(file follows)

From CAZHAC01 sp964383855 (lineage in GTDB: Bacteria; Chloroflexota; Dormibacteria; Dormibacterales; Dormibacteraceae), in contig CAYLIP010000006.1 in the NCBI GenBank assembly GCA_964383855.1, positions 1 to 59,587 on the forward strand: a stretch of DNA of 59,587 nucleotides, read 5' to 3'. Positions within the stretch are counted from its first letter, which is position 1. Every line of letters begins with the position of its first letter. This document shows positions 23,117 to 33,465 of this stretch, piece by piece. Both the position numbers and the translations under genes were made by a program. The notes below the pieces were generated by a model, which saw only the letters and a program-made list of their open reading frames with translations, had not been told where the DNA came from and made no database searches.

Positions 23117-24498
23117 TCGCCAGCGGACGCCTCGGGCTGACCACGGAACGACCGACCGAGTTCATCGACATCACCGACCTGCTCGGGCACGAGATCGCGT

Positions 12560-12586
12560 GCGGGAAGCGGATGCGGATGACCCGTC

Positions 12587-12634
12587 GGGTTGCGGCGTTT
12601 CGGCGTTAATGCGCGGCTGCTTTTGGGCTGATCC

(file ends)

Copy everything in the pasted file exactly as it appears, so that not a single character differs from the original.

From CAZHAC01 sp964383855 (lineage in GTDB: Bacteria; Chloroflexota; Dormibacteria; Dormibacterales; Dormibacteraceae), in contig CAYLIP010000006.1 in the NCBI GenBank assembly GCA_964383855.1, positions 1 to 59,587 on the forward strand: a stretch of DNA of 59,587 nucleotides, read 5' to 3'. Positions within the stretch are counted from its first letter, which is position 1. Every line of letters begins with the position of its first letter. This document shows positions 23,117 to 33,465 of this stretch, piece by piece. Both the position numbers and the translations under genes were made by a program. The notes below the pieces were generated by a model, which saw only the letters and a program-made list of their open reading frames with translations, had not been told where the DNA came from and made no database searches.

Positions 23117-24498
23117 TCGCCAGCGGACGCCTCGGGCTGACCACGGAACGACCGACCGAGTTCATCGACATCACCGACCTGCTCGGGCACGAGATCGCGT

Positions 12560-12586
12560 GCGGGAAGCGGATGCGGATGACCCGTC

Positions 12587-12634
12587 GGGTTGCGGCGTTT
12601 CGGCGTTAATGCGCGGCTGCTTTTGGGCTGATCC